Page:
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Orono still reluctant to partner with Old Town, despite efforts of some

Kate Collins | BDN
Kate Collins | BDN
Amy Ketch, Assistant Principal of Academics at Old Town High School, oversees a lunch period in the school's cafeteria on Monday, March 28, 2011. Although both Old Town and Orono plan for building improvements in the near future, discussion linger concerning a consolidation of both high schools into a larger regional school. "We'd be able to offer students more," Ketch said of a future consolidation.
By Eric Russell, BDN Staff

ORONO, Maine — It may not be the most hotly debated topic in town, but for many residents it still simmers on the back burner and highlights a philosophical divide.

On one side, a group of residents wants to revisit the possibility of creating a regional high school with neighboring Old Town, an idea from the past that never materialized despite the efforts of many.

On the other side is a faction of townspeople who believe that Orono’s past and future are the same. Consolidation could threaten the high standards and local control that have existed for many years, they believe.

With new blood on the board of directors for RSU 26, the district that comprises Orono, Veazie and Glenburn, the discussion may shift from the back burner to the front.

But will anything change?

Enrollment numbers at both Orono High School and Old Town High School are relatively steady, according to officials, but there is no guarantee they will stay that way. Other districts in Maine have explored partnerships recently, most notably Georges Valley and Rockland District high schools.

The irony is that both sides of the debate in Orono want the same thing — the best education for students in the community. Where they differ is how to achieve that.

Dana Devoe of Orono and Ralph Leonard of Old Town have been working for years to promote a feasibility study for a regional high school that would serve both Orono and Old Town.

Devoe spoke at a Jan. 26 RSU 26 meeting about his idea, but the board of directors did not take any action. Devoe said this week that he expects a board member to request a discussion for a meeting in April.

“The gradual decrease of students coming to Orono makes it harder to provide a full educational spectrum,” said Devoe, a longtime Orono resident. “Those who have opposed [regionalization] don’t have an answer to that concern.”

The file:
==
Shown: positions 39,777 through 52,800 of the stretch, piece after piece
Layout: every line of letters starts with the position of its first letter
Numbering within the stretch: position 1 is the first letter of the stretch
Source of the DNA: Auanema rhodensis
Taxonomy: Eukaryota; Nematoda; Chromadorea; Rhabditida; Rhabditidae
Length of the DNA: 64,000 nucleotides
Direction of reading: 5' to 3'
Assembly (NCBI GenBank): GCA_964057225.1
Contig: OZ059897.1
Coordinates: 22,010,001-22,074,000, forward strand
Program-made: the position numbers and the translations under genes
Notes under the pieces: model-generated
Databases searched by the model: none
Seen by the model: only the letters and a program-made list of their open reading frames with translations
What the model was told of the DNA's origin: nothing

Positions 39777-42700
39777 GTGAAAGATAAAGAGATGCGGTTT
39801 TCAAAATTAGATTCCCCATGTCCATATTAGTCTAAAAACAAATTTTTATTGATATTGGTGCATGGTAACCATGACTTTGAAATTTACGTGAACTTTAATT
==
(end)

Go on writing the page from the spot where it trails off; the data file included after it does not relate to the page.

As recently as last November, former RSU 26 Chairman Geoff Wingard stated that the position of the board was not to pursue a joint high school. Wingard is no longer on the board.

Alison Mitchell, who was selected as chairwoman by her peers during a special board meeting Wednesday night, said it would not be appropriate for her to take a strong stand one way or the other.

“As chair, I’m not philosophically against having the conversation,” she said this week. “I don’t think any one of us wants to limit debate.”


The regionalization discussion is not new, and it is much more complicated than whether two neighboring towns can combine educational efforts, according to those who have been following the issue. The debate also is not unique to Orono, which means others communities could benefit from the lessons learned here.

“There are some who are concerned more about the long range, maybe 10 years out, and what the future of the schools will be,” said Ted Curtis, an Orono lawyer and a former longtime school committee member. “On that premise, is it worthwhile to have a feasibility study to look at a regional high school?”

In recent months, the debate has played out on the Bangor Daily News opinion pages.

Sean Wasson, a former town councilor in both Orono and Old Town, wrote an OpEd column last November advocating for consolidation and calling on the town of Orono to get over its parochial past.

“The goal is to continue improvement of student learning, not to keep past rivalries going,” he wrote. “To be honest, I am shocked that a community like Orono (my hometown), with the University of Maine located in its backyard, is unwilling to do the right thing for the students.”